If you were to remove all the muscles that attach to the spine, it still would not collapse… [That the spine is a self-supporting structure] reveals a deeper truth about how yoga practice appears to liberate potential energy from the body… This built-in support does not depend on muscular effort because it is derived from the relationships between the non-contractile tissues of cartilage, ligament and bone. It takes a lot of energy to fuel our constant, unconscious muscular exertions against gravity, and that is why the release of that effort is associated with a feeling of liberated energy. – Leslie Kaminoff

Systematically Move Spine Through ROM

To have a healthy spine, we must systematically move it through its full range of motion. This means sometimes we tuck the pelvis to flatten the spine, sometimes we tilt the pelvis to arch the spine, and sometimes we keep the spine neutral… When practicing backbends such as the Cobra, don’t try to tuck the pelvis, but let the spine arch. When practicing forward bends such as Paschimottanasana, don’t try to tilt the pelvis, but let the spine round. These are normal movements for the lumbar spine, and to fight against them is to nullify the effects of the poses. Of course, overstretching an already injured spine could make it worse. But sooner or later, the goal of all physical rehabilitation is to regain the natural range of motion. – Paul Grilley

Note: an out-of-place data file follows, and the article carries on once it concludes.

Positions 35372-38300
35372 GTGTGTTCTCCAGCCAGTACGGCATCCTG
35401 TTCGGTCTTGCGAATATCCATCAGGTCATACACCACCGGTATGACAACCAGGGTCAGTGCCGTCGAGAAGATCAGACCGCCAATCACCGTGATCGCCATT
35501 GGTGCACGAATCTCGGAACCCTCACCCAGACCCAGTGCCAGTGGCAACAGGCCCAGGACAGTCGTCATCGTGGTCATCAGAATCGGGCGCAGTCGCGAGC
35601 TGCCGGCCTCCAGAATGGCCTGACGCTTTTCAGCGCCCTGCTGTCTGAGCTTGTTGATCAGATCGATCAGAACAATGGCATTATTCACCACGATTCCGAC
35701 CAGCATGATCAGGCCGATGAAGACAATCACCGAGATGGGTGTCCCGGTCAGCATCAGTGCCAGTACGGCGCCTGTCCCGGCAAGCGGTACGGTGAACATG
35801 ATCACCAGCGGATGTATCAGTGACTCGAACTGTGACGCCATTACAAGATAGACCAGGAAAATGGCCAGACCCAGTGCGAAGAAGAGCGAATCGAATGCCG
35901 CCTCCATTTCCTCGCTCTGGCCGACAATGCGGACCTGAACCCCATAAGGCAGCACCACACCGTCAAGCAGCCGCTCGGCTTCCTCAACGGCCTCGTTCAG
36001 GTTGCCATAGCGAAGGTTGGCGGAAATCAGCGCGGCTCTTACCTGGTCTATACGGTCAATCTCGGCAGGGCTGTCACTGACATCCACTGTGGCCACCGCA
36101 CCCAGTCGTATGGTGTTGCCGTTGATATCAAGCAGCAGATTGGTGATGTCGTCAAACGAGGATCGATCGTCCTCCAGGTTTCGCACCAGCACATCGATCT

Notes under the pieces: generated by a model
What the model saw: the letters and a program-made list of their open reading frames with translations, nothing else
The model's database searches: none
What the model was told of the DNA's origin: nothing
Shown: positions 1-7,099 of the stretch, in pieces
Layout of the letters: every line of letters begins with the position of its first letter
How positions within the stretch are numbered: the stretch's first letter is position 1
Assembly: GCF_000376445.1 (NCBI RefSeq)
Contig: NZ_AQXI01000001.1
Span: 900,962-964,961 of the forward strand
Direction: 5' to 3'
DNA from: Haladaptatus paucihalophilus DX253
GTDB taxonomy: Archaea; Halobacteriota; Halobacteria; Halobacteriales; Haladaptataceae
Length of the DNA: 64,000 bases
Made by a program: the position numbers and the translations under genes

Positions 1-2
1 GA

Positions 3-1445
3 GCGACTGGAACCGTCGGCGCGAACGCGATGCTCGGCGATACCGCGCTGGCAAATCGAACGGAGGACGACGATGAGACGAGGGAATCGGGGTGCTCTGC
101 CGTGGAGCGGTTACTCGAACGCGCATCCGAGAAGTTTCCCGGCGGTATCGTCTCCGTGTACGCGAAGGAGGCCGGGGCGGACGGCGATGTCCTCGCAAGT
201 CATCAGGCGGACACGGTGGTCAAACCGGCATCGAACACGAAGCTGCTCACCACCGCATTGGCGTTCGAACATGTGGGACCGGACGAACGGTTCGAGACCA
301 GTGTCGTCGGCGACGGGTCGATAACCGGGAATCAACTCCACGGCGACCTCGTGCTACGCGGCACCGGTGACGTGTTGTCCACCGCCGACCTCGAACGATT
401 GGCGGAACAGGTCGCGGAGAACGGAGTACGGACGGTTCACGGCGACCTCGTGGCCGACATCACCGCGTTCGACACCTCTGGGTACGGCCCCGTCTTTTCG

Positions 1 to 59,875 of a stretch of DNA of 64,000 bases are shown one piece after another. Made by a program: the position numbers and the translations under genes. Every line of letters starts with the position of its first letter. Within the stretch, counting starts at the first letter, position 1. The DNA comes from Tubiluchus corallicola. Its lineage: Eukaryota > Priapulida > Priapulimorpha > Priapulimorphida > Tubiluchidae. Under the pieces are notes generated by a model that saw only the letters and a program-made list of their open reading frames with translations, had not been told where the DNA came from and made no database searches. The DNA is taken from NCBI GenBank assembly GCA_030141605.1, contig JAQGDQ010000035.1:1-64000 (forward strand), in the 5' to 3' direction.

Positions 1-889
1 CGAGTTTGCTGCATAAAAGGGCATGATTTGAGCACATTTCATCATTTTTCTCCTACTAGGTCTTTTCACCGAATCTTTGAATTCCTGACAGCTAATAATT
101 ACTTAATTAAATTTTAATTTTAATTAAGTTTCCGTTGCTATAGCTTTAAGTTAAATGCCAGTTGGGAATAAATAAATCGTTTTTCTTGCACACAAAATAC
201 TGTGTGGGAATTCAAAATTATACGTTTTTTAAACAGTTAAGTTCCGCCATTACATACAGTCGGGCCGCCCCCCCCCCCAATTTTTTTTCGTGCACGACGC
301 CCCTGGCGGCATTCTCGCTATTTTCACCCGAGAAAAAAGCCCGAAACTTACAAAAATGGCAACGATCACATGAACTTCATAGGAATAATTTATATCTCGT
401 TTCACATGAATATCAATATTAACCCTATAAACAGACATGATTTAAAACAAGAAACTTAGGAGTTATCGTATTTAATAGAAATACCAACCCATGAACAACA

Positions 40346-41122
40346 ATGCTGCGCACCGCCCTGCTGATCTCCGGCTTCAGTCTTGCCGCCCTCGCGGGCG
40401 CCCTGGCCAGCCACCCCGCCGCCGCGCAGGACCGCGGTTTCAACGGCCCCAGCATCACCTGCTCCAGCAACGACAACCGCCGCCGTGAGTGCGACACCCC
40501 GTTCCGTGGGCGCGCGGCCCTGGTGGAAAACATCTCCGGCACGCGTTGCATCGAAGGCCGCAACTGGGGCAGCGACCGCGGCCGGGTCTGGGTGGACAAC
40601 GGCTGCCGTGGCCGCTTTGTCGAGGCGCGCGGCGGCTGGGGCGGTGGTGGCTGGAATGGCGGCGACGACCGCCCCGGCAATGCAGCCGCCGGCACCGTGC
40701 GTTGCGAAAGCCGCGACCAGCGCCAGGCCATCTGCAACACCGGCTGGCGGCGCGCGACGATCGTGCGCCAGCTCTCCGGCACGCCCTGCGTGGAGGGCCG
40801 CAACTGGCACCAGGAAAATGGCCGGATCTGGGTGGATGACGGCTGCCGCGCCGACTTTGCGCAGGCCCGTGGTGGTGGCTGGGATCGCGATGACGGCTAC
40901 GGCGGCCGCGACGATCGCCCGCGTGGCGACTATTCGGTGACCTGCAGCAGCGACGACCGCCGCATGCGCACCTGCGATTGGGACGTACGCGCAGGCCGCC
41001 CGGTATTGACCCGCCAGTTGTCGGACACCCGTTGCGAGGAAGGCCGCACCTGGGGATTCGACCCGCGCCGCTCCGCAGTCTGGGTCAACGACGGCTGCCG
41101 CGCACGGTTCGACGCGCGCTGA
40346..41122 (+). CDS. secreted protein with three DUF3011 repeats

Sympathetic Curves & Compensation

It is important to realize that conditions in the upper back and lower back are interconnected. If one spinal curve increases, the other usually increases to compensate. When, for example, a woman is in advanced stages of pregnancy, there is a tendency for the lumbar curve to increase and for the hips to push forward. This creates the dual condition of lumbar lordosis and sway back. As a natural compensatory mechanism, the thoracic curve may increase, displacing some weight backward to help the body restore equilibrium. – Gary Kraftsow